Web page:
|select * from caffaine where itemid = ‘’;|
While this confirms the SQL injection vulnerability, just to be 100% sure, we can supply three single quotes in the search field, which should cause an error once again.
Next, one can simply pass custom SQL queries after the single quote and execute arbitrary queries. A common approach is to write a UNION statement so that we can pass SELECT queries. This requires the total number of columns in the existing query being used by the vulnerable feature of the web application.
One way to find out the number of columns is to use an order by statement. In XVWA, we can observe that statements from order by 8 throw the following error, but anything from order by 1 to order by 7 does not throw any errors. This confirms that there are 7 columns in the query.
Now, we can make use of this knowledge to write SELECT statements as shown below. Since, we know that there are 7 columns in the existing query, our select statement also includes 7 columns as shown below.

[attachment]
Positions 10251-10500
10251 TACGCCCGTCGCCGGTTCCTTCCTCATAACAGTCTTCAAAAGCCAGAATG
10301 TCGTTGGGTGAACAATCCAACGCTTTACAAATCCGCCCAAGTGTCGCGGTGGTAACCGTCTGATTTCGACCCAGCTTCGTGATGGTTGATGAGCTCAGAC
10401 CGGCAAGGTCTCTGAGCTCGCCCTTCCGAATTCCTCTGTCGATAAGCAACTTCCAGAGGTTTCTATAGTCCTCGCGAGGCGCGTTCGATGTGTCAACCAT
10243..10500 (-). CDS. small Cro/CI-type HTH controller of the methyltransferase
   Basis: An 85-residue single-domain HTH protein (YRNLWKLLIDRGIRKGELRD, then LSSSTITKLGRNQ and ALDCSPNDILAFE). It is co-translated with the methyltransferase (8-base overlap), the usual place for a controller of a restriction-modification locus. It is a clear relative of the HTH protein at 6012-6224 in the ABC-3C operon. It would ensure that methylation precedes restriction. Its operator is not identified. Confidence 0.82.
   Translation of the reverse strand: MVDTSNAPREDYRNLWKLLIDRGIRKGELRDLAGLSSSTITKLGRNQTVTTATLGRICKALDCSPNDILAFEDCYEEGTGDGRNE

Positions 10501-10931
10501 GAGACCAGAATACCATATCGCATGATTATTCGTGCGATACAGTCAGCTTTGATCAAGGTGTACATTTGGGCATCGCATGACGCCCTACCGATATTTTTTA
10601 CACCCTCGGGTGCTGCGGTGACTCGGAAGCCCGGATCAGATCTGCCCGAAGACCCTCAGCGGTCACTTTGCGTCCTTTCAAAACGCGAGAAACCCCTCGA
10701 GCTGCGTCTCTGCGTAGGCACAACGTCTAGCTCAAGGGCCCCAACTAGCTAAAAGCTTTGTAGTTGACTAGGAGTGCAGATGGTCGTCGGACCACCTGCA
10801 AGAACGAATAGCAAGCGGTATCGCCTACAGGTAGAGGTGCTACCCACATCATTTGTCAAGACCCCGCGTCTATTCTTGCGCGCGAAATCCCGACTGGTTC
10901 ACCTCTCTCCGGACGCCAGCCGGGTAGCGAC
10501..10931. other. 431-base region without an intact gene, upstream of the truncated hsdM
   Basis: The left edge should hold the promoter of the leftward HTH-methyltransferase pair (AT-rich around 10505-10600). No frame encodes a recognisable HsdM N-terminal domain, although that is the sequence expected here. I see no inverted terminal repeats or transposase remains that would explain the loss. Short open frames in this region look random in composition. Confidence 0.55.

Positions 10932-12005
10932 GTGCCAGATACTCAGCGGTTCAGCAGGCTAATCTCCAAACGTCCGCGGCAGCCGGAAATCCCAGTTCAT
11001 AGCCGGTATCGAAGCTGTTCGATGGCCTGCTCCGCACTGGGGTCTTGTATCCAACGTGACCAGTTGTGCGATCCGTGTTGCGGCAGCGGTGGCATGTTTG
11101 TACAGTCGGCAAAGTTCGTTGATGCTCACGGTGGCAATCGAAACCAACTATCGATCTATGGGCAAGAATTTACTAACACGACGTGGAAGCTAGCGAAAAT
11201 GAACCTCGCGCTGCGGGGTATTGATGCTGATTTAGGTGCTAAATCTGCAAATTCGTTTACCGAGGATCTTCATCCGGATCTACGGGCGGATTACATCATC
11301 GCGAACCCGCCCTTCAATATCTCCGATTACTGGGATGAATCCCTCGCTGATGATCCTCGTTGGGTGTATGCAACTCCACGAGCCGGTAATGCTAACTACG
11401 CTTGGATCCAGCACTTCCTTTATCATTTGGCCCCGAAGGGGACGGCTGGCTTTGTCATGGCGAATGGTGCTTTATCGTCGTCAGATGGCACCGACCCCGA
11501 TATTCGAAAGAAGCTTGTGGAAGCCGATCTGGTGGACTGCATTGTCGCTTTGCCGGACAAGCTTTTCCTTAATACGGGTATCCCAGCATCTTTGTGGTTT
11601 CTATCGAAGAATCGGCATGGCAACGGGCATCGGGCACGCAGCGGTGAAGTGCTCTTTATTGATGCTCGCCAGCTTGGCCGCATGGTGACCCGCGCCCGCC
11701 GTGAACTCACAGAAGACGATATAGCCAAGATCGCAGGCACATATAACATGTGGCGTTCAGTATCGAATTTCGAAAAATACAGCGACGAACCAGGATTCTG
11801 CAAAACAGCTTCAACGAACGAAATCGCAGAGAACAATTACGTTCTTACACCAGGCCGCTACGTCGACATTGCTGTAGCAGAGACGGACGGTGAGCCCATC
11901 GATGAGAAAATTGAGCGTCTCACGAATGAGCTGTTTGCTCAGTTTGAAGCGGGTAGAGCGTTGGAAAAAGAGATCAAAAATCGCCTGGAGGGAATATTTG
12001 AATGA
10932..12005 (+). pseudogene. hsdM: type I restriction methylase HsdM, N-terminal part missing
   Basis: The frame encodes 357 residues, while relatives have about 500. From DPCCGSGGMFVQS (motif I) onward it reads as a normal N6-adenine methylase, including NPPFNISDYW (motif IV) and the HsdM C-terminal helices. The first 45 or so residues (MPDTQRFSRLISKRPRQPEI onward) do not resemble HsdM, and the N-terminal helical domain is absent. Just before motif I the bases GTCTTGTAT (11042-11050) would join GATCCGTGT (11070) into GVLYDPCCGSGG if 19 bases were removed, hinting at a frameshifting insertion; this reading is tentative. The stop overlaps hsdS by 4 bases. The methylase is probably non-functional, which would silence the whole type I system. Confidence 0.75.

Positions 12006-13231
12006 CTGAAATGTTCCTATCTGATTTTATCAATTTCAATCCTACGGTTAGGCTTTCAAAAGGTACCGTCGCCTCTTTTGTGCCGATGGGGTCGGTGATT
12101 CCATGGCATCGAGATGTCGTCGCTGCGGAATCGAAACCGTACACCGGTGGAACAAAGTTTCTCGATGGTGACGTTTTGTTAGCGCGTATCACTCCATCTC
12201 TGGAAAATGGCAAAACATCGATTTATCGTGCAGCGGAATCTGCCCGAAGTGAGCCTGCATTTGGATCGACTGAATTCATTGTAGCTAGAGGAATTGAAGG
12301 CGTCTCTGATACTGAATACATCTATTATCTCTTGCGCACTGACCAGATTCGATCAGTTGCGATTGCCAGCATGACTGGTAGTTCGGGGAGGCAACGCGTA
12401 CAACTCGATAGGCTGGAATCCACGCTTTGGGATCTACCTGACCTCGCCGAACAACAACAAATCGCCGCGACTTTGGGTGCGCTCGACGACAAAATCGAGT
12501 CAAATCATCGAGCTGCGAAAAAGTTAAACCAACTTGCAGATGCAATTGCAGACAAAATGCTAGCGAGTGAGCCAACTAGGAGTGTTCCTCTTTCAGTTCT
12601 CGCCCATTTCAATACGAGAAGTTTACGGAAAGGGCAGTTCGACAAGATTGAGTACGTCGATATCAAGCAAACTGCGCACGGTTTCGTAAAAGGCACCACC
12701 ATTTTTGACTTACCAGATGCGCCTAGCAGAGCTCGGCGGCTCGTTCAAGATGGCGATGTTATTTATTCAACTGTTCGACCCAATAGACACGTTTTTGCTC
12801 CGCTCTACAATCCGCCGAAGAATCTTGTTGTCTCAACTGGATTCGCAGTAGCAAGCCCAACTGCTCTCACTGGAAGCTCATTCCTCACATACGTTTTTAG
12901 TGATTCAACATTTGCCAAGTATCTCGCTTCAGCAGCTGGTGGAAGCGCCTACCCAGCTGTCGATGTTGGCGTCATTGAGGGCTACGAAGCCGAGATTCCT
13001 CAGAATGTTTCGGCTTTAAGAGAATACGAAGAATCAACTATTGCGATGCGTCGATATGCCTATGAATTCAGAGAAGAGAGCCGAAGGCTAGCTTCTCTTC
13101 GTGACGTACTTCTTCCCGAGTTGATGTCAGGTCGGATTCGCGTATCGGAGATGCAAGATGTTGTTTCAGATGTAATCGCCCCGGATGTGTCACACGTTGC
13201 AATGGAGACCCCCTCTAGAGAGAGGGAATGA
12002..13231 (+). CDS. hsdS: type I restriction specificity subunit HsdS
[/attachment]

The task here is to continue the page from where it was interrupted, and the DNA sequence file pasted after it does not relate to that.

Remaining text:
|1’ union select 1,2,3,4,5,6,7#|
Running this query will display some of the numbers used in our query, which in turn can be used later to extract information from the database. Following is the response.
As we can notice there are some columns being displayed on the web page. Let us use column 5 to display information from the database. The following input will fetch the database name being used.
|1’ union select 1,2,3,4,database(),6,7#|
The response looks as follows.
As we can notice, we could display the database name. Similarly, the following input will fetch the list of tables from the database.
|1′ union select 1,2,3,4,table_name,6,7 from information_schema.tables#|
The output looks as follows.